I don’t have to tell you, Dave…TV is hard work. It’s like anything else, there aren’t a lot of people who make a lot of money in TV, right? (Laughing.) I looked at TV as a reward, and the ability to document some of our history was important to me.

PRI: You’ve got some experience now with how the business side of television works. From the perspective of producing some of these projects and bringing some of these projects to life, what’s the key to navigating the business elements of television?

Evernham: You’ve got to make it interesting. How you tell the story is important. The SRX is going to be a great series with great drivers and crew chiefs, but we’ve still got to do a good job telling the story. Because if we don’t entertain the fans, they aren’t going to watch.

I always had my little formula I called the three E’s. When you’re producing a television show, you’ve got to have entertainment, emotion, and education. You have to have those things.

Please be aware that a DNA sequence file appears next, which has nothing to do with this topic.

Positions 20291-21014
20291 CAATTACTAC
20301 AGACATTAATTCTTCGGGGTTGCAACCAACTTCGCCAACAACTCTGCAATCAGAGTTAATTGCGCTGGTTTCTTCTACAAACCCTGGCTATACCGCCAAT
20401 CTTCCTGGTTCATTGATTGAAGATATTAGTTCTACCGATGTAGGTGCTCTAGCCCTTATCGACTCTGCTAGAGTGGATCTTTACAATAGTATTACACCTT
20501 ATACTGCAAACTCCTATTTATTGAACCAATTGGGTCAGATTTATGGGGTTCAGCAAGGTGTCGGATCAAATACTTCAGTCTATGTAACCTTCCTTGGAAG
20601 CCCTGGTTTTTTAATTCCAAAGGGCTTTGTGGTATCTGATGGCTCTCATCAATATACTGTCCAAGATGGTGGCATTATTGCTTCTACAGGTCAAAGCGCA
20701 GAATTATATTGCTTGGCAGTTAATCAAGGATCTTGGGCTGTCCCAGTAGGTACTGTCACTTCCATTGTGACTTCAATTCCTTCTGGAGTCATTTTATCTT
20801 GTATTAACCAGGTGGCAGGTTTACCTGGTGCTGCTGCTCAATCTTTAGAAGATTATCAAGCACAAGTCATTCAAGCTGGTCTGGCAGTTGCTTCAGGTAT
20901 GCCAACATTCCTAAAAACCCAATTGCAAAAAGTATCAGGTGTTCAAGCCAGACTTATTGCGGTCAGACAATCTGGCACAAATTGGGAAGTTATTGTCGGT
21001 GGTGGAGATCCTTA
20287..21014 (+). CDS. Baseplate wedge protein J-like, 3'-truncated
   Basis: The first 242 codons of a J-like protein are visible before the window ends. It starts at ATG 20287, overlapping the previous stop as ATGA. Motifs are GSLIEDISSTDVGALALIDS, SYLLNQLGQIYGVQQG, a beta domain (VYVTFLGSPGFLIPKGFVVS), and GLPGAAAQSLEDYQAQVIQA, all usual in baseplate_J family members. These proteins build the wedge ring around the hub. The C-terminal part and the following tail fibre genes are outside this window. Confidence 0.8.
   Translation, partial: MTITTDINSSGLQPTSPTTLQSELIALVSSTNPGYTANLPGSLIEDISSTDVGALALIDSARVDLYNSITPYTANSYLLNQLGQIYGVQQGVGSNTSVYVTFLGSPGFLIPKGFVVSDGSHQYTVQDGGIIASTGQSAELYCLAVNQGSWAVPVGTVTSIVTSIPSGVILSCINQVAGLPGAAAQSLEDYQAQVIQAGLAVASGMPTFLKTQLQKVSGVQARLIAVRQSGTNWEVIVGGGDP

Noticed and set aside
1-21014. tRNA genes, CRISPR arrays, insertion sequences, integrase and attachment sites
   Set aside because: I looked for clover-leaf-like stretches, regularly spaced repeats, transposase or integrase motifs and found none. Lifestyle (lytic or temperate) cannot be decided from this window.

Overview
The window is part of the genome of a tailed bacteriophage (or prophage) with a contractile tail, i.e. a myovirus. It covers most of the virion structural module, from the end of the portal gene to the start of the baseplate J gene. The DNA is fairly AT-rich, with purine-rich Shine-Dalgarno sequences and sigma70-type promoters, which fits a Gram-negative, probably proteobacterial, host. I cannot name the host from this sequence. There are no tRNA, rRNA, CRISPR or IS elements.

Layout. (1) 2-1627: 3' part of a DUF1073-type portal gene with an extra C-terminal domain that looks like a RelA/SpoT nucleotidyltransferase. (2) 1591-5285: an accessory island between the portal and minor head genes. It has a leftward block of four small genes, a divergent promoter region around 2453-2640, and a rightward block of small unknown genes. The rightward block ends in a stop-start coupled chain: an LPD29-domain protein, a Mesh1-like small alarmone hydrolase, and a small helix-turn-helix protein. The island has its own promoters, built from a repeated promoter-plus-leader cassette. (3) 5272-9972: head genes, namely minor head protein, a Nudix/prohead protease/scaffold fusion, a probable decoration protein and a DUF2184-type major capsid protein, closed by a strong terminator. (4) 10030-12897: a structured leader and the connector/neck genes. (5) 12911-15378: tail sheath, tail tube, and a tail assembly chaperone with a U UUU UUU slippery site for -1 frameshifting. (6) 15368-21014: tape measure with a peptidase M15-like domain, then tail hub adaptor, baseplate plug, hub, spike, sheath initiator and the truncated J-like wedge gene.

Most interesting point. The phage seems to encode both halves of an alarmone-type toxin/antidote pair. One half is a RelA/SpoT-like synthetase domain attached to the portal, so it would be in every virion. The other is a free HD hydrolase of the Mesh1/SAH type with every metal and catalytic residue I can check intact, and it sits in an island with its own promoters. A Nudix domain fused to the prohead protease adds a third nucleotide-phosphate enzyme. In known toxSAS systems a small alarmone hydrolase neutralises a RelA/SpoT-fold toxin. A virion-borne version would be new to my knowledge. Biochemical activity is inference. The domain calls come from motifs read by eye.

PRI: I’ve always felt like a crew chief at any level is in the people business more than the race car business. What have you learned about leadership, and dealing with people?

Evernham: The key thing is being really clear on communication and expectations. It used to be easier than it is now, because people, their expectations and the things they are willing to do are different than they used to be. Old racers are used to a different level of commitment, and the sacrifices people would make to get to the race track. There are still people like that out there, but not as many. So understanding what motivates each person is important. You have to communicate with them on what you want done. And you have to understand their expectations.

I was really fortunate to be part of Hendrick Motorsports and the Rainbow Warriors, because everybody there was like me. We’d work 24 hours a day if that’s what it took to win. That’s not what motivates everybody anymore. You have to deal with expectations, and that’s a big challenge for every crew chief today.